CAT | Censorship
Wired reports on a move by the Japanese government to ask websites to block users who “abuse” TOR.
I assume that TOR is being used as an example, and it would apply to any secure privacy tool.
The interesting question is whether this is simply a foot in the door on the way to banning anonymity, or at least making its use evidence of evil intent.
Currently, public privacy services make little effort to hide themselves. Traffic from them is easily detected as being from an anonymity system. If blocking becomes common, many systems may start implementing more effective stealth systems, which would make filtering anonymity for security reasons even harder.
According to the Telegraph, the UK government is instituting a code of conduct for public WiFi which would require blocking of pornography to protect kids.
I see a couple of problems here.
1) Porn proliferates very quickly, so the blocking is likely to always be behind the curve, and kids are really good at getting around these kinds of blocks.
2) Some people will feel that things are allowed that should be blocked.
3) Inevitably legitimate websites will be blocked. A common example is breast feeding web sties, which frequently get caught in these kinds of nets.
4) Implementing this requires active monitoring of the activity on the WiFi which generally enables other kinds of surveillance.
Most home networks don’t have filtering on the whole network, so kids at home would be exposed to raw Internet. The standard is generally to filter at the end device. It seems to me that would be the best option here.
Parents could choose exactly the blocking technology and philosophy they want to have applied, and it does not impact anyone else.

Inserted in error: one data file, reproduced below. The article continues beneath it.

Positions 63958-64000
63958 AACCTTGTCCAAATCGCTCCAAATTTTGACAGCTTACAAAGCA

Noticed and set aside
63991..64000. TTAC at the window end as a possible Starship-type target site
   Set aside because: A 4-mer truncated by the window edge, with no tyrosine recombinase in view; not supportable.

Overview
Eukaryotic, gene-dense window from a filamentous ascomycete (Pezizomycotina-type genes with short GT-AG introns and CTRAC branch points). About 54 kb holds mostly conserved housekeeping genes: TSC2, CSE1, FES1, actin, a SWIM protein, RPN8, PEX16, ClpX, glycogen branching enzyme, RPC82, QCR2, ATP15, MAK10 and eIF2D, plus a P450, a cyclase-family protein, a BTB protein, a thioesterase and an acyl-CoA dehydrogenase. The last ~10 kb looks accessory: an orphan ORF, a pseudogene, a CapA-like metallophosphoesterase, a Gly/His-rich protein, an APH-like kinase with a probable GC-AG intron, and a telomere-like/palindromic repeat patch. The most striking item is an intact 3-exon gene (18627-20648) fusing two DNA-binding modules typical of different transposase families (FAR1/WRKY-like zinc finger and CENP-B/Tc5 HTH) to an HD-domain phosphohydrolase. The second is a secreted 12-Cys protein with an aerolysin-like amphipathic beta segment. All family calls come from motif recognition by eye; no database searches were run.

It appears that China recently launched a poorly executed Man in the Middle (MITM) attack on GitHub.
GitHub.com is an https only website, so the only way to monitor it is to use a MITM attack to decrypt the contents of the communications. There is evidence that GitHub is widely used in China for code sharing, so the backlash from blocking it completely was too large, and it was unblocked a few days later.
The attack happened on January 26. It was poorly executed in that the faked certificate did not match the real one in any of the meta-data and it was not signed by a recognized certificate authority. This caused most browsers to report a security error. The MITM attack only lasted about an hour.
Based on reports it only impacted users in China, which strongly suggests that it was government backed at some level. My work in censorship circumvention over the years has shown that China is far from monolithic. This could have been the work of a local government or regional ISP. I have not seen an analysis showing if this was country wide or not. It seems very ham fisted for the central government.
The speculated reason for the attack is to monitor access to a list of people who have been involved in creating the Great Firewall of China, which is hosted on GitHub, and is connected to a petition on Whitehouse.gov proposing that those people be denied entry to the US.
It looks like Syria is back on the Internet again.
I have not seen any indications of unusual atrocities the, so why the short outage?
Fast Company has a good article laying out the state of events regarding the Internet in Syria.
Here is the short version. Syria has changed tactics from keeping the Internet available but highly monitored and surveilled, to turning off apparently absolutely all Internet connectivity within the country.
Syria was unique in its cyber response to their Arab Spring uprisings. Rather than lock down the Internet, they actually un-blocked some popular social media sites. They did this because of the incredible surveillance capabilities this makes possible. Business Week has a nice story on this aspect.
The change of face would seem to have a few possible reasons.
1) Dissident tactics like encryption are making the surveillance less effective.
2) The damage from dissident publishing is greater than the value of the intelligence.
3) The Syrian government is about to do something really nasty and they want to make it very hard to report about it.
We shall see. The fact that the Syrian government appears to have turned off even its own Internet access suggests that they are worried about any leaks through the wall, which makes reason 3 seem more probable.